Music and yoga share an emotional connection, says Nettwerk and YYoga co-founder McBride
Whether managing pop stars or teaming up with yogis, business partnerships are about alignment, Terry McBride says of his two entrepreneurial ventures
There are two glass doors leading out of Terry McBride’s Vancouver office, housed on the fifth floor of a building overlooking Cambie Street’s Whole Foods Market. One opens toward the headquarters of Nettwerk Music Group, the music management, recording and publishing company he co-founded in 1984 and continues to helm as CEO. The other door takes him to the offices of YYoga, the upscale yoga and fitness studio chain he co-founded in 2007 with yogi Lara Kozan, for which he is also chief executive.
“Yoga and music are the same business,” McBride says. “They are both thousands of years old, and the business component of it is the monetization of the emotional connection.”
McBride, winner of the EOY Media and Entertainment category for the Pacific Region in 2003, is a master at building partnerships. From his decades-long management relationship with songstress Sarah McLachlan to his yoga studio acquisitions, McBride—whose tendency to speak in rapid-fire cadences can seem at odds with his Zen-like pronouncements—says it comes down to one key element.
“It’s all about creating alignment,” he declares. “It’s not about one party winning and the other party not. I think with a lot of negotiations and people trying to create deals, that’s what their focus is. It’s like, ‘What’s in it for me?’”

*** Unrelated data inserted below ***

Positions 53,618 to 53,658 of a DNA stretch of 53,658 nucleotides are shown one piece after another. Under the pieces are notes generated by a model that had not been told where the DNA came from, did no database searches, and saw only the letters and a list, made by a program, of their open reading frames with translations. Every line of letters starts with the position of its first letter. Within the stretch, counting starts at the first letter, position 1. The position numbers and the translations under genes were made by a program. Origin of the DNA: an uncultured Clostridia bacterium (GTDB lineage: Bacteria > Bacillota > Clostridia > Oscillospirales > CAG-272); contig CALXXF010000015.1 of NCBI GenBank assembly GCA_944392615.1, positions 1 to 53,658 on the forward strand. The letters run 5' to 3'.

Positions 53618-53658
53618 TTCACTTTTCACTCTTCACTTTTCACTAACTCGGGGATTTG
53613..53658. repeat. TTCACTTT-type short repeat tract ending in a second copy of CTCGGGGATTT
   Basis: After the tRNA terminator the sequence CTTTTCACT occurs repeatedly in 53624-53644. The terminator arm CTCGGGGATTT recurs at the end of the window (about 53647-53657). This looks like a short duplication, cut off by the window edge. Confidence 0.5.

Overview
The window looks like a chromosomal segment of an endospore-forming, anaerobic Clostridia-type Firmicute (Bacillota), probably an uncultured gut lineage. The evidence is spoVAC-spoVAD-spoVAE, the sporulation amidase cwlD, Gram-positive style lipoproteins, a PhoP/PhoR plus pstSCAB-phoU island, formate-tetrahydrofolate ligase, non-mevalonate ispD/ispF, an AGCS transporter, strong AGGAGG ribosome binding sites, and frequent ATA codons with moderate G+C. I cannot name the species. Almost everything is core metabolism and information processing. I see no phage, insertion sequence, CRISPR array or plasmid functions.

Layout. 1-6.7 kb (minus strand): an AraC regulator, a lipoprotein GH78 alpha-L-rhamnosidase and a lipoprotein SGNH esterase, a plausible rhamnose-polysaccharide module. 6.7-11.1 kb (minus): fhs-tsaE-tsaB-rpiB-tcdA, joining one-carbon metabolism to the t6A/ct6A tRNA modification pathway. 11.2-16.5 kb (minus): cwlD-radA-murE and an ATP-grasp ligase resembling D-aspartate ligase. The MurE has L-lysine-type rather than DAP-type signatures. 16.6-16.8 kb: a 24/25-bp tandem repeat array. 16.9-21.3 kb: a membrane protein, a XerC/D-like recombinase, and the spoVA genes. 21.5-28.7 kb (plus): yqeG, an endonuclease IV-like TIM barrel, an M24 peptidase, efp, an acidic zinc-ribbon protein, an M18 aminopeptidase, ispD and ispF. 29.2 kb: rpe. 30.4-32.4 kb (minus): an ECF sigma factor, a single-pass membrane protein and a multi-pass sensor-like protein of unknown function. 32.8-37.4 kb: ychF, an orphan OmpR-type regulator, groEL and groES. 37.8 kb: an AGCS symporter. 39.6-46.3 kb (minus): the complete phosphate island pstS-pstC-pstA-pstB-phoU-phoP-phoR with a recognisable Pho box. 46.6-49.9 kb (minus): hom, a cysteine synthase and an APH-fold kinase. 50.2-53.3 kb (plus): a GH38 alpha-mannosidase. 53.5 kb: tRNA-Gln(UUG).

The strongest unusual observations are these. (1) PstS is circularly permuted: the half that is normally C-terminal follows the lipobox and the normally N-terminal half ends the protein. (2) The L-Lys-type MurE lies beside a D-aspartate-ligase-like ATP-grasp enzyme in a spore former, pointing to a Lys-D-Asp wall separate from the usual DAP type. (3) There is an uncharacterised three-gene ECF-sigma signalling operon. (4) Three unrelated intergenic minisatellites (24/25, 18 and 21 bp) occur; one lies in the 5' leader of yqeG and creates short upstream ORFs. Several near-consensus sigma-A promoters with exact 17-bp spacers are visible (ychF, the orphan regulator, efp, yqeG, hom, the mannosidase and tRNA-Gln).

Where most businesses find alignment through external partnerships, McBride has taken a unique approach by co-founding two seemingly disparate companies that have more in common than appears at first glance. It’s paid off: YYoga now has annual revenue in the $12-million range and more than 300 staff, while 100-employee Nettwerk’s revenue tops $25 million.
YYoga has grown to 10 locations in Metro Vancouver and Whistler and two in Toronto. McBride proudly notes that the company’s first two studio acquisitions, both in Yaletown, are still headed by the same team a decade later. “That’s no different than how we go about it with artists,” he says. “Nettwerk’s average relationship with an artist is 10 to 15 years, which in the music business is like a lifetime.”
McBride’s 23-year management relationship with McLachlan was one of his most celebrated, and its rupture made international headlines in 2011. But he believes it’s possible to end partnerships amicably, as long as both sides remain honest.
“I think both parties know [when it’s time to end things], but both parties are probably afraid to address the subject,” McBride says. “Honesty is sometimes the hardest thing,” he adds. “I think your intuition is always right. And if a relationship is going sideways, it’s really good to catch it early. Maybe you can save it, but chances are ending it then is much more pleasant and professional than dragging it out for a couple of years, when sentiments have built up and then you’re pointing fingers.”
Given his decades in the music business, it’s tempting to think that McBride has dealt with his share of difficult temperaments. But he insists that’s not the case. “The difficult rock star is maybe a persona of 10 to 20 percent of the business, but I could say it’s the persona of 10 to 20 percent of any business. It gets 80 percent of the noise, but it’s not the business,” he says.
“The most successful businesses are ones that create partnerships that last for a long, long time,” McBride adds. “Because not only are you emotionally aligned, but inside the business, you feel like you’ve treated each other fairly.”